Evidence concludes in attempted murder/arson trial
Justice Charles Quin heard evidence on Tuesday from two women who were present when George Dexter Evans set fires at the office of Plantation Village Beach Resorts last December.
Maritza Evans, the defendant’s wife, said she felt “all of our lives were in danger” and office manager Lisa Seymour said she was still living that nightmare.
Apart from Ms Seymour, who indicated she was still suffering the effects of smoke inhalation, no one was reported injured. A statement provided by the property manager put the total damage at US$200,000. Senior Crown Counsel Trevor Ward put into evidence a book of photographs showing damage to the reception area and other parts of the office building.
Evans, 53, pleaded guilty on Monday to damaging the property by fire and being reckless as to whether the life of another person would be endangered by it. He denied attempting to murder Mrs. Evans or intending to endanger her life and did not give evidence.
Mrs. Evans, head of housekeeping at the resort, told the court her husband, who was unemployed, had started drinking a lot and accusing her of having relationships with other men. Sometimes he would tell her, “Women like you shouldn’t be alive, you know.” She said she loved him and kept hoping he would change his lifestyle.
She said in November she rented an apartment so she would have some place to go when he started acting wild and she got scared. On the night of 11 December, she took food to the matrimonial home. He was saying all kinds of things and went into the kitchen and picked up a knife, but he didn’t do anything with it. She got scared and on the pretext of needing to buy dish soap, she left and went to the apartment.
She went to work the next morning at 9am and started her duties in the laundry room. The phone kept ringing, so she went to the office and when she got there her husband was there. Ms Seymour was present, as was another employee.
She said her husband told her, “Come here, I have something good for you.” She followed him to the door and he went to his truck which was close to the office and he took out a bottle labelled H-7 [an industrial cleaner and degreaser]. She stepped back inside and tried to close the door because she didn’t know what was in the bottle. She said her husband kept tugging on the door and shoving his hand inside, spraying a liquid on her. It smelled like gas and something else in it. It burned her face. She yelled to Lisa to help her close the door.
After they got the door closed Evans sprayed it with the same liquid. Then he lit it and it went completely in flames, then went right out. He went back to his truck, started it and drove straight into the glass alongside the office door.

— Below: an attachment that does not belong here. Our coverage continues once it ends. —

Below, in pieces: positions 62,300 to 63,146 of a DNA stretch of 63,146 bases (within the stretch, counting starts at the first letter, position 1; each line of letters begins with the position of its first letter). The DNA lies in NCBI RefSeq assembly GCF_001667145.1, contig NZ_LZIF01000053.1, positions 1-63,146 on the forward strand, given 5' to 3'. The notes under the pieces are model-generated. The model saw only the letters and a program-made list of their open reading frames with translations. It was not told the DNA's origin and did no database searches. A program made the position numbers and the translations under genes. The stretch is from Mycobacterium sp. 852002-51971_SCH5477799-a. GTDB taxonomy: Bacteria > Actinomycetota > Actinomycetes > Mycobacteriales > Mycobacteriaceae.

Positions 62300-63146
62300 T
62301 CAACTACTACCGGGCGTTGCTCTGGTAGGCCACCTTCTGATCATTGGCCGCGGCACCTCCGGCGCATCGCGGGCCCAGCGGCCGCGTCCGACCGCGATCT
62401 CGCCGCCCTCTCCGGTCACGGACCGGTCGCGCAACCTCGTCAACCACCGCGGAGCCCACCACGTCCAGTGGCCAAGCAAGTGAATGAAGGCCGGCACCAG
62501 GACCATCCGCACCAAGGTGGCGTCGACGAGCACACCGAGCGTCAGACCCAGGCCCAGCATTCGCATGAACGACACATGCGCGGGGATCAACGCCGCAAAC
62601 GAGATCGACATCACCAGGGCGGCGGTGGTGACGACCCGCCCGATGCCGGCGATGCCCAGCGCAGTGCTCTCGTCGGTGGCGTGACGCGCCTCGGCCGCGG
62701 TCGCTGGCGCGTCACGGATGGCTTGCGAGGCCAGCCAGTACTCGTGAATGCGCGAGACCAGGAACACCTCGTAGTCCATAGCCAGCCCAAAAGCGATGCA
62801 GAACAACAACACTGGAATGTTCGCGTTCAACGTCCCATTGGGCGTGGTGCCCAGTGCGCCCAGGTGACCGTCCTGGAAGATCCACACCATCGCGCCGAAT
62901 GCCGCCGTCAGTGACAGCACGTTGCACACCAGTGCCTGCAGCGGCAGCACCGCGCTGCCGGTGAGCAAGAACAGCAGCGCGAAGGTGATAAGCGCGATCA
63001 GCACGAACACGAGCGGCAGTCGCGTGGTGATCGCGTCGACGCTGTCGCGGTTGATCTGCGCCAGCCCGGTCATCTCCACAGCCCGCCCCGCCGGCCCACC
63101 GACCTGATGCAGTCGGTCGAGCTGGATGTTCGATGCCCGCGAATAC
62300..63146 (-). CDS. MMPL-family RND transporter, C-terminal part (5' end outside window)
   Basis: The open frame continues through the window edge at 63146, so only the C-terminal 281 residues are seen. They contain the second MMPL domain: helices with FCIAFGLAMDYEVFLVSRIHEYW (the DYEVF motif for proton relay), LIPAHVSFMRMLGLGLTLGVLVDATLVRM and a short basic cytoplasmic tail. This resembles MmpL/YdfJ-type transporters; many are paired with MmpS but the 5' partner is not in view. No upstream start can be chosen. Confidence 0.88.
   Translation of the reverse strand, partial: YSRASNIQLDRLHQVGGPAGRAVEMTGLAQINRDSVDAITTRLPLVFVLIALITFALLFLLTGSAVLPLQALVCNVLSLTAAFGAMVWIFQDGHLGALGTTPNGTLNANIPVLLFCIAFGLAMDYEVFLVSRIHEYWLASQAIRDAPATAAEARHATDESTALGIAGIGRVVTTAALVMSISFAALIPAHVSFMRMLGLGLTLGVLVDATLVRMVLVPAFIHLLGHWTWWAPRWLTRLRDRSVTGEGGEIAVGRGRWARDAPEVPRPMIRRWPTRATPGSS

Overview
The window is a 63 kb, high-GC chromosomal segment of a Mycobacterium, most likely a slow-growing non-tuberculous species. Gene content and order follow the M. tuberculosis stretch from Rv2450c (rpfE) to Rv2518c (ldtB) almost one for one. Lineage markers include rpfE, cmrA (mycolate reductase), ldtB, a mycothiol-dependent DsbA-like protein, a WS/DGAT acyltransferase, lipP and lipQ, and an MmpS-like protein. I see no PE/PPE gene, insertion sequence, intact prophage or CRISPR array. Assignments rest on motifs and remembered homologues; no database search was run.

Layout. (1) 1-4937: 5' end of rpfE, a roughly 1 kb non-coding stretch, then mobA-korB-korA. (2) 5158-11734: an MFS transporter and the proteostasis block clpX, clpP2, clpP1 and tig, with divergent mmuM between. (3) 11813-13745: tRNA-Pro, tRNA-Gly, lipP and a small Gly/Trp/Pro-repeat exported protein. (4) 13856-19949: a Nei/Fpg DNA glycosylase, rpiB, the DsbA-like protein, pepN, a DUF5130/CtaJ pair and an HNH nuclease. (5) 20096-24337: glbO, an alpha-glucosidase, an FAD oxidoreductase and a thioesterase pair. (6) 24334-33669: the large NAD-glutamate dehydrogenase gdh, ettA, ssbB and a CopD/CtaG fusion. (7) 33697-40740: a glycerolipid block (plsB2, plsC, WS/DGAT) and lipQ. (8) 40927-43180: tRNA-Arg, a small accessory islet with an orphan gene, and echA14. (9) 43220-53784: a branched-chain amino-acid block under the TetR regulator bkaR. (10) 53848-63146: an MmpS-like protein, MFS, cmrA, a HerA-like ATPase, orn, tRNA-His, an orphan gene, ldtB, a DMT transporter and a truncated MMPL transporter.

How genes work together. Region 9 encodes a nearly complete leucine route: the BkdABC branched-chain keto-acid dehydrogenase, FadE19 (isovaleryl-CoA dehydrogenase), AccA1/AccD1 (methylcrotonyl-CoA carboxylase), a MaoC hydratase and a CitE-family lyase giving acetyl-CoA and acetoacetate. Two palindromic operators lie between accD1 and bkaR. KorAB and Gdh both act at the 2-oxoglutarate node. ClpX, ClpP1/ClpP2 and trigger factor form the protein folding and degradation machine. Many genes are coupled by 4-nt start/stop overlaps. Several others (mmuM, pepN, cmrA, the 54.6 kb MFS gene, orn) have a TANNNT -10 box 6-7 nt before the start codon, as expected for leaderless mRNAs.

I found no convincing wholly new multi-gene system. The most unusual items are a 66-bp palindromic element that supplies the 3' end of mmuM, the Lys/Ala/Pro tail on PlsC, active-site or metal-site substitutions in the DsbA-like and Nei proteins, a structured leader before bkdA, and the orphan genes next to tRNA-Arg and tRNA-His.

Then he got a gas can from the truck, threw liquid from it through the hole he had made with the truck. She saw him motion with his hand and then there was fire inside. She ran out the back door and pulled the fire alarm.
Ms Seymour’s evidence added details. She said Evans first came in the office around 9.30am carrying a machete. She knew him and advised him to leave the premises, which he did. He came back shortly after 10am, calm and with a smile, so she phoned his wife.
After she had helped Mrs. Evans get the front door closed she saw Evans throw liquid on the door and light it with a cigarette lighter. The liquid was not bubbly and did not smell like H-7. It had a high scent like gasoline. After he lit it, it flamed up and vapoured off.
Then he got back into his truck, she related, revved it and drove it into Mrs. Evans’ car, which rammed her car.
He got out with a gas can and she said, “Georgie, what are you doing this blessed Sunday morning?”
She said he just looked at her, got back in the truck and drove toward the building. She jumped back inside and saw the front end of the truck enter the building. “The door, the glass, everything came in.” Then he got out of the truck again and pelted the gas inside from the gas can. “He lit the tip, threw [the can] into the front office and the nightmare started,” Ms Seymour said.
Huge black smoke billowed up and she got a fire extinguisher, but the fire kept burning. The other employee was calling 911. Ms Seymour ran out the back door to go around the front with the garden hose and hollered to guests to bring their fire extinguishers.
The truck was still partly inside the building and she was afraid it would explode. Her biggest fear was that propane cylinders on the property would explode. “It was going to be devastating if that happened,” she said.
Some of the guests came to help her and six men pulled the truck out of the building. She and the guests got the fire under control with the extinguishers, but there was still black smoke. The fire department came and wet everything down.
Both women indicated that Evans acted as if he had been drinking. Questioned by defence attorney John Furniss, police constable Daniel Spence said he found beer bottles and a rum flask in the truck.